Filing of all drawings
Records of all expenses on office supplies
It is the responsibility of the Chief Draughtsman to keep accurate records of all stationery ordered.
Issuing and dispatching of drawings
All drawings issued through the Drawing Office / Printing Section must be formally requested. This may be done by way of an official issue slip or drawings being for tender or construction. All drawings issued should be accompanied by a document transmittal form which should be signed and returned and filed by the originator for record purposes.
Binding of documents
Where required the parties responsible for printing the documents may be called upon to make up a package of documents required for tender purposes. Again, explicit instructions shall be given as to the number required and the content therein.
1.5 General drawing standards
Although we acknowledge that a large number of mature organizations have adapted a range of standards to suit their particular needs it is appropriate in this manual to provide recommendations with direct traceability to an international set of rules. The following recommendations are therefore taken from AS 1100.101-1992 Technical Drawing –General Principles – the Australian Standard for Technical Drawing.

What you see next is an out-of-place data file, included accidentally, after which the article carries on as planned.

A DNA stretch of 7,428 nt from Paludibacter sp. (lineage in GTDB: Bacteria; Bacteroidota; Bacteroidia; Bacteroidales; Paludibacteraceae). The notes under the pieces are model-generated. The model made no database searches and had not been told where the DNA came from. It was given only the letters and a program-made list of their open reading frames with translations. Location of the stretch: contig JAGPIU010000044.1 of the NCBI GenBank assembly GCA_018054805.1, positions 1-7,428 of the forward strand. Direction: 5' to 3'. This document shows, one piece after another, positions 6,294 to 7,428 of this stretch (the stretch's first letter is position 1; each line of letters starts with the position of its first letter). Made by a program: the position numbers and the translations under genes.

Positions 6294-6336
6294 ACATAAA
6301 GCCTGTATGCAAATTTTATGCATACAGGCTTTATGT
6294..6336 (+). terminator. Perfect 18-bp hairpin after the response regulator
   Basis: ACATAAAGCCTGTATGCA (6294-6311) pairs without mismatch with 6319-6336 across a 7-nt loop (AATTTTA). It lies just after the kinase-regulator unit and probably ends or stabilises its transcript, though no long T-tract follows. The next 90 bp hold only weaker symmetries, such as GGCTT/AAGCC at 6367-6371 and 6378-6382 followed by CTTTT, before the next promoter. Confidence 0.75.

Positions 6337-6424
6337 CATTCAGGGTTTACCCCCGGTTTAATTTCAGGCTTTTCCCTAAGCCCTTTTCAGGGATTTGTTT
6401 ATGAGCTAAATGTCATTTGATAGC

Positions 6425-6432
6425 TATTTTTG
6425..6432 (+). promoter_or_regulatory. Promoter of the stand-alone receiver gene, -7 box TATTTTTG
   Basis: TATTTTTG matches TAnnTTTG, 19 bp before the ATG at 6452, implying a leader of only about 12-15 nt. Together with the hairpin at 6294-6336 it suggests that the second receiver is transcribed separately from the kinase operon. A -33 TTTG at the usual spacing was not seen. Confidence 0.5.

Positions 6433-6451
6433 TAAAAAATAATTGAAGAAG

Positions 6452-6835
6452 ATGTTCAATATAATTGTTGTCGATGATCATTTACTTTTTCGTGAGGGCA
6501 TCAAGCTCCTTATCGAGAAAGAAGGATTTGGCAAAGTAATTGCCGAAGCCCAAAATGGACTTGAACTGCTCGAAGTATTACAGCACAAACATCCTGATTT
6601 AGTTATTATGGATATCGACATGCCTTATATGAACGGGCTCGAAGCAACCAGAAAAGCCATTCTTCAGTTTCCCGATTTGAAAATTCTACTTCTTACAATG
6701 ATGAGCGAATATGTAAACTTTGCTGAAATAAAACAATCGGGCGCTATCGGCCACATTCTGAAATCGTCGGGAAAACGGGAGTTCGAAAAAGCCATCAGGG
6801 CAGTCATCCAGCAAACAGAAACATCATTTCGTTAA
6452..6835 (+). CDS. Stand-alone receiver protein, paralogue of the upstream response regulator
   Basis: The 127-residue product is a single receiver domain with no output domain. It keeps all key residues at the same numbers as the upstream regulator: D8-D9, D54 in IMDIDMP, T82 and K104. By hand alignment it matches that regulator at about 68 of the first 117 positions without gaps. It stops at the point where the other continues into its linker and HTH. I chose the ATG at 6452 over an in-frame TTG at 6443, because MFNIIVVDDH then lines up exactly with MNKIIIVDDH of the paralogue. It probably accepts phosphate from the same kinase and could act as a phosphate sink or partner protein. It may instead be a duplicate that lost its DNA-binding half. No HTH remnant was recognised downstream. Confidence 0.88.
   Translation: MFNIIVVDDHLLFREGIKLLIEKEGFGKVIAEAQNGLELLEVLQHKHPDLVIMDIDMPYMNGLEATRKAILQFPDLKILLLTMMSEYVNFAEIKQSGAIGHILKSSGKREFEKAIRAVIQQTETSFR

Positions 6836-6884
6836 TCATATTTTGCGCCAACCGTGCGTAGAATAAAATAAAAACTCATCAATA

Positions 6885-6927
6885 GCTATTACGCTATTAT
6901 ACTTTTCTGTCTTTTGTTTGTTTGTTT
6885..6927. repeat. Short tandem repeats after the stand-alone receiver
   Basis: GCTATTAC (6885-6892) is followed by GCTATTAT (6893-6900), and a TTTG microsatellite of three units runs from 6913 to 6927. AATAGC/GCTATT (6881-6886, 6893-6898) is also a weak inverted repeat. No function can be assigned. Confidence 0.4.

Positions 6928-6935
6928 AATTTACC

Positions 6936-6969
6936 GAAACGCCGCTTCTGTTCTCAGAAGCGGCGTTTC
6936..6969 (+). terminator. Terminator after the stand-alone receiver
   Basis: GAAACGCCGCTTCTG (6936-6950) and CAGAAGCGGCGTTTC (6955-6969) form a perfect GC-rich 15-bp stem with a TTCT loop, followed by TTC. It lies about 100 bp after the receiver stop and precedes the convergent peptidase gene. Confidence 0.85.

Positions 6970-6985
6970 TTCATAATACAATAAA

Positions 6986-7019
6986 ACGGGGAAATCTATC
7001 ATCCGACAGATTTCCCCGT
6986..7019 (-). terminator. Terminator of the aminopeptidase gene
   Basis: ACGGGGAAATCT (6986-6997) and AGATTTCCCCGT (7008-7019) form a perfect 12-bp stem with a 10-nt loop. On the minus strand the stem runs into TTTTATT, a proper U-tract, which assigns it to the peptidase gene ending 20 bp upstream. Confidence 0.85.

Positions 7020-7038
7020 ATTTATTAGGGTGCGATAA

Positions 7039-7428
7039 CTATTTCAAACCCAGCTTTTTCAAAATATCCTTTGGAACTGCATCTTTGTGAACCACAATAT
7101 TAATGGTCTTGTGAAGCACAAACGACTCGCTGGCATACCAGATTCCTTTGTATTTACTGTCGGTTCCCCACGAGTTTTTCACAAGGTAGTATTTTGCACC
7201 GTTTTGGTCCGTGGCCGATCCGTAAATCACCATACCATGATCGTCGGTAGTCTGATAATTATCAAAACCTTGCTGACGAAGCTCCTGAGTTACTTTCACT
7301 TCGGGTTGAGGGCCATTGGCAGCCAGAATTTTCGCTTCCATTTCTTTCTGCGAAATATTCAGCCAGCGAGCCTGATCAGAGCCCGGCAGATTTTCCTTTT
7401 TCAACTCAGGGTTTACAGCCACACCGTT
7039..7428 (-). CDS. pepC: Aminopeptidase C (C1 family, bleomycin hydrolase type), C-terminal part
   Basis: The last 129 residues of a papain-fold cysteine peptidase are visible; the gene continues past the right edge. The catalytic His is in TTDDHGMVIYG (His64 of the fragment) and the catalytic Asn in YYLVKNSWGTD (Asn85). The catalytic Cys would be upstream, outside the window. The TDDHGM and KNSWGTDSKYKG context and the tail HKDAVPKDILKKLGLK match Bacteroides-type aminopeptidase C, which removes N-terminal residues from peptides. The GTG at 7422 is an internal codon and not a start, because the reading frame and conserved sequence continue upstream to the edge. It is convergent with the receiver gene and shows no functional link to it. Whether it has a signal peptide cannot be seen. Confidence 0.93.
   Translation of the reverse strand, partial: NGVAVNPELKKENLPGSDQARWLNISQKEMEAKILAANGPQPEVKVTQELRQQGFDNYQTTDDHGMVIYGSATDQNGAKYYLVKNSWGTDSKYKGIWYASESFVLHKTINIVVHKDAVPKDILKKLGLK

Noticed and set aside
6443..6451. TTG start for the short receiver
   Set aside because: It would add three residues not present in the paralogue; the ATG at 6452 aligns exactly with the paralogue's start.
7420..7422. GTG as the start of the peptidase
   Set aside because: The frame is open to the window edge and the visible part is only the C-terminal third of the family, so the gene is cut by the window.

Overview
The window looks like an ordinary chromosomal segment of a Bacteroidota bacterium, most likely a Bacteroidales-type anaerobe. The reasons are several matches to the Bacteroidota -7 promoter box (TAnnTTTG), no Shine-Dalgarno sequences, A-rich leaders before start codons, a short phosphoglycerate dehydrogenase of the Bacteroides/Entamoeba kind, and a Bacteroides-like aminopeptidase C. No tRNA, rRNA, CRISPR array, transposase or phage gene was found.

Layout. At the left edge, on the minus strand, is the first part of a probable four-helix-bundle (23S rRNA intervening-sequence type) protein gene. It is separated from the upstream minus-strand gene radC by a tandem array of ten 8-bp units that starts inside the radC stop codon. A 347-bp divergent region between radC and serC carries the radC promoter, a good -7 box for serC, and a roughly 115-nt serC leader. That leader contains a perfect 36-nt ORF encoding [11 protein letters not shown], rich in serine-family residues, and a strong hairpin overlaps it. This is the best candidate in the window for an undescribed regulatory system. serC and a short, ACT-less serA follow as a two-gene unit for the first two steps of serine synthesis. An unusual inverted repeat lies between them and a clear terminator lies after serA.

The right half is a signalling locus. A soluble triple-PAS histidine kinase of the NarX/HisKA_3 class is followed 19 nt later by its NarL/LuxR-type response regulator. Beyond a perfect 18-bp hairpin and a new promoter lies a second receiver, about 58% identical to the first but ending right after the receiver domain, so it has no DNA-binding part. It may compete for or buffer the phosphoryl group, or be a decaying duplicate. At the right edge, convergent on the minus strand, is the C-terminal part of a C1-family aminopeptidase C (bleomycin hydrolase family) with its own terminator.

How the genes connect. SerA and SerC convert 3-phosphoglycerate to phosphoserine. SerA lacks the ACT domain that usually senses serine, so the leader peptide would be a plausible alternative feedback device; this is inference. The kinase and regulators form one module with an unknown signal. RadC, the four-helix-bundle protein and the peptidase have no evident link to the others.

This standard is in agreement with the following International Standards.
ISO 128 Technical Drawings – General Principles of Presentation
ISO 129 Technical Drawings – Dimensioning
ISO 406 Technical Drawings – Tolerancing of linear and angular dimensions
ISO 1101 Technical Drawings – Geometrical Tolerancing
ISO 1660 Technical Drawings – Profile Dimensioning
ISO 3040 Technical Drawings – Cone Dimensioning
ISO 3098/1 Technical Drawings – Lettering
ISO 5455 Technical Drawings – Scales
ISO 5459 Technical Drawings – Datum Systems for Geometric Tolerancing